Hopes and Delusions of the Liberal Press

Liberal America’s press has experienced Trump’s election as a political catastrophe and a professional failure, due to its inability to grasp the depth of the country’s distress. During this self-examination, a sudden discovery emerged. Newspaper companies have not lost credibility or support. Instead, the disturbing change in U.S. politics has resulted in their financial growth. Many citizens are frightened by the ascent of a populist tycoon, by the incessant whirlwind of fake news and, ultimately, by the weakening of American democracy. This fear has led them to once again support newspapers that had been neglected in the last few years in favor of citizen journalism in the new digital ecosystem. The Trump earthquake has resulted in a significant increase of readers for mainstream media. The New York Times, for example, recorded over 130,000 new paid subscriptions during the three weeks following the vote. There was then a boom in philanthropic support toward media outlets that depend on volunteer work, such as the cooperative organization for investigative journalism ProPublica, or Wikipedia, the online encyclopedia.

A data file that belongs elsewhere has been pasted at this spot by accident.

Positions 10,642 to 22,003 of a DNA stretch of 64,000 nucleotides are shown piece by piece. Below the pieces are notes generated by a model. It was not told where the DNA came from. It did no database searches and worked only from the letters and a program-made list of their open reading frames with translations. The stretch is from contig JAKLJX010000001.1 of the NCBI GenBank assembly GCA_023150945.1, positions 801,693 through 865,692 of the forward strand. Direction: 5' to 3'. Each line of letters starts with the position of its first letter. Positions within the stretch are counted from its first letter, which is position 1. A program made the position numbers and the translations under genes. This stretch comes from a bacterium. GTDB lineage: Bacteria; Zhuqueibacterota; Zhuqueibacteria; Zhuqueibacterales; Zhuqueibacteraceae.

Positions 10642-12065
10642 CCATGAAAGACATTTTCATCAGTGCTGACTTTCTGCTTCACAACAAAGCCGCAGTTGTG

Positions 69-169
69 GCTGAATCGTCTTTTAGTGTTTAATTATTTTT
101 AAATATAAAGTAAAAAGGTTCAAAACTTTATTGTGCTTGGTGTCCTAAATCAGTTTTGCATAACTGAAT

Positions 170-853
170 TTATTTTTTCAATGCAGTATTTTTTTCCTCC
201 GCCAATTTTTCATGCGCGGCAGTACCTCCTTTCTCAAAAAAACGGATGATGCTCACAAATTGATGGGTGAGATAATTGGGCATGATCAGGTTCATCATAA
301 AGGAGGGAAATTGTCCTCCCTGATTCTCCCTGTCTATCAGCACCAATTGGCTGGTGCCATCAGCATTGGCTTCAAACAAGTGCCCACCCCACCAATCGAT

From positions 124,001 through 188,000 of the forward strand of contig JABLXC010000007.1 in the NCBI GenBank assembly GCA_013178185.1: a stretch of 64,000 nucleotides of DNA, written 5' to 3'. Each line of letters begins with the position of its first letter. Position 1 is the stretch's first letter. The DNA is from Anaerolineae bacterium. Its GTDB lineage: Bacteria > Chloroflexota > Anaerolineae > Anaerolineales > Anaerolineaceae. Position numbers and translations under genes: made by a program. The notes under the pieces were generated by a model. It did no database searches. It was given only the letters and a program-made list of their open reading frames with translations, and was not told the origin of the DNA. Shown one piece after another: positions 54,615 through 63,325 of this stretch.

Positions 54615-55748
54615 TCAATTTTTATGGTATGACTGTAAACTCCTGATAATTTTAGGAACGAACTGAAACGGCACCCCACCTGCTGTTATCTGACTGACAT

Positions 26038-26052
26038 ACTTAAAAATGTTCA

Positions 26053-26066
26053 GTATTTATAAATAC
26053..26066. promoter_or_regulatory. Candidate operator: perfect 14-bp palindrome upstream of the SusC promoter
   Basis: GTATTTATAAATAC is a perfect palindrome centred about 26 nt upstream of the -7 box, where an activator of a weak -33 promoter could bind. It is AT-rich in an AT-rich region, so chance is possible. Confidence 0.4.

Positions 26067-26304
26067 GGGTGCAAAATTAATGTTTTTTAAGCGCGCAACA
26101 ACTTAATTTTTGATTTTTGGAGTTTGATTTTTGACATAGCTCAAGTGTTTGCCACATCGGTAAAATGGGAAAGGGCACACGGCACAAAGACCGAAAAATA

These organizations have received small donations from private citizens who have given a few dozen or hundreds of dollars each, under the classic system of crowdfunding. More substantial sums have been donated by “ethical investors” who call themselves “venture philanthropists.” They are trying to combine philanthropic funding with an entrepreneurial mindset in the management of media. Has the press found a new way to sustain itself during these hard times? There are already plenty of cases, such as Amazon billionaire Jeff Bezos buying the Washington Post, or the Craigslist founder financing fact-checking websites, as well as the Philadelphia Enquirer, the first great U.S. newspaper owned by a non-profit organization. And ProPublica, after the vote on Nov. 8, received nearly a million dollars more than it did in 2015 total. This phenomenon deserves attention, but the liberal press risks buying into a new delusion: that it can pursue professional reporting while disregarding economic principles. This new model does not always make the intentions of donors clear, not to mention the dubious value of reports conducted via ad hoc funding.

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